Search within this article

Look up

Look up a word

  • Dictionary
  • Thesaurus
Please submit a word or phrase above.
Print this page

Print this page

Why can't I print more than one page at a time?

Help
Full screen

matching results for page

    Questia reader help

    How to highlight and cite specific passages

    1. Click or tap the first word you want to select.
    2. Click or tap the last word you want to select, and you’ll see everything in between get selected.
    3. You’ll then get a menu of options like creating a highlight or a citation from that passage of text.

    OK, got it!

    Cited passage

    Style
    Citations are available only to our active members.
    Sign up now to cite pages or passages in MLA, APA and Chicago citation styles.

    "Portraying himself as an honest, ordinary person helped Lincoln identify with his audiences." (Einhorn, 1992, p. 25).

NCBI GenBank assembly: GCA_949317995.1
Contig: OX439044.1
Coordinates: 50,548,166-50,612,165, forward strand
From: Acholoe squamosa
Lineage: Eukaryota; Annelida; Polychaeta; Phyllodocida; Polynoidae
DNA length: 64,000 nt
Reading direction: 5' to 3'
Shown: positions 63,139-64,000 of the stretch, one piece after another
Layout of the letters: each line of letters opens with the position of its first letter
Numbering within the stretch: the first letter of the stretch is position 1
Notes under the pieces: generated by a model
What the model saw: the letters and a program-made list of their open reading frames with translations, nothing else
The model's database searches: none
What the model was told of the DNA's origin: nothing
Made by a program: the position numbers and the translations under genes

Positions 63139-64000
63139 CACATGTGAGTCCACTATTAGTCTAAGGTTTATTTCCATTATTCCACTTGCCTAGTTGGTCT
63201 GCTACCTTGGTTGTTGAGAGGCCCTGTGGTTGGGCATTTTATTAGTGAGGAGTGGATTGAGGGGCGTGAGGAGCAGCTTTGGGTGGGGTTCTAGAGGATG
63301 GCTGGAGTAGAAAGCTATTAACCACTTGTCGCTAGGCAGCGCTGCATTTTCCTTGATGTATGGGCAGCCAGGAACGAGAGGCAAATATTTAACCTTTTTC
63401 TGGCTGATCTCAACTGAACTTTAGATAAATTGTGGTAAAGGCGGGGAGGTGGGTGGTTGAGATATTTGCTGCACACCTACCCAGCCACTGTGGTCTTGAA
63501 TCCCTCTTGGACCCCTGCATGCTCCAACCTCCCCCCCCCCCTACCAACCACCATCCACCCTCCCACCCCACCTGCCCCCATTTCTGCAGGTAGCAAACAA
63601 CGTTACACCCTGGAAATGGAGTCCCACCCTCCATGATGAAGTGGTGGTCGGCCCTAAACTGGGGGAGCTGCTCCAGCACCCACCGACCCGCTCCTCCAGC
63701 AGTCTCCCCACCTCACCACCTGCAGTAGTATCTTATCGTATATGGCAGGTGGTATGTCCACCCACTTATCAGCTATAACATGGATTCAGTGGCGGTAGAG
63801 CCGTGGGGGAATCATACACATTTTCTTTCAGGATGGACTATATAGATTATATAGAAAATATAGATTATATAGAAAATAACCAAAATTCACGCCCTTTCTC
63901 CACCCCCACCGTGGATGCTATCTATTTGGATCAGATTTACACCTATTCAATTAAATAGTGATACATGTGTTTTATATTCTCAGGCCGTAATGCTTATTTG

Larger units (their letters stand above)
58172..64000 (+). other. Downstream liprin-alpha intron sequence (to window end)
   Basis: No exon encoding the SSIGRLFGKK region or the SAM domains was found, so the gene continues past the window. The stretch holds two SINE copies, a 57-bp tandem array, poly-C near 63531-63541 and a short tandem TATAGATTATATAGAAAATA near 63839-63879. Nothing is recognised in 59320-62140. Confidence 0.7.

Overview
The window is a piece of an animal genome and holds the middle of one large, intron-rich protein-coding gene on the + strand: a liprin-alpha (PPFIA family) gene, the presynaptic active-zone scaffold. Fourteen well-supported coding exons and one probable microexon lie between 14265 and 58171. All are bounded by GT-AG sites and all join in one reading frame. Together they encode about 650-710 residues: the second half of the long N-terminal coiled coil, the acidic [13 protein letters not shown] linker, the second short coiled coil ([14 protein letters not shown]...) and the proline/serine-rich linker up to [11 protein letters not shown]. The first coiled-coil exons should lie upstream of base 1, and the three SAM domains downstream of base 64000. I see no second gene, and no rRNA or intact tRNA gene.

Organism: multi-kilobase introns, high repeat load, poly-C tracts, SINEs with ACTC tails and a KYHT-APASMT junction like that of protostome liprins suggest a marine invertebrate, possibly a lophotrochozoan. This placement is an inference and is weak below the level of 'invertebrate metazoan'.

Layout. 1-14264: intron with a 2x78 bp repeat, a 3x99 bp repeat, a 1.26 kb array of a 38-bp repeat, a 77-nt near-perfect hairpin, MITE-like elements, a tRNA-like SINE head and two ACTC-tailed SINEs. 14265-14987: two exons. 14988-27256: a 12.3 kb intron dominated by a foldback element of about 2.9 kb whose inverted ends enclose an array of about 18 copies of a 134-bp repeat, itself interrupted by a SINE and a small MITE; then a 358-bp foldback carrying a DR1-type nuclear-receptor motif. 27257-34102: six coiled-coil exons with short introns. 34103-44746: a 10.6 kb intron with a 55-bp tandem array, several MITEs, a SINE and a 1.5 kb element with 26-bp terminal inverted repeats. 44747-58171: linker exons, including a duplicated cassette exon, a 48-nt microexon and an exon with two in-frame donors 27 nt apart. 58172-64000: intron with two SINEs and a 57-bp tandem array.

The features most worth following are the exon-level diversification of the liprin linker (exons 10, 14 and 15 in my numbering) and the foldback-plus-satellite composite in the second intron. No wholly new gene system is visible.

"Portraying himself as an honest, ordinary person helped Lincoln identify with his audiences." (Einhorn 25)

    "Portraying himself as an honest, ordinary person helped Lincoln identify with his audiences."1

    1. Lois J. Einhorn, Abraham Lincoln, the Orator: Penetrating the Lincoln Legend (Westport, CT: Greenwood Press, 1992), 25, http://www.questia.com/read/27419298.

    Cited passage

    Thanks for trying Questia!

    Please continue trying out our research tools, but please note, full functionality is available only to our active members.

    Your work will be lost once you leave this Web page.

    For full access in an ad-free environment, sign up now for a FREE, 1-day trial.

    Already a member? Log in now.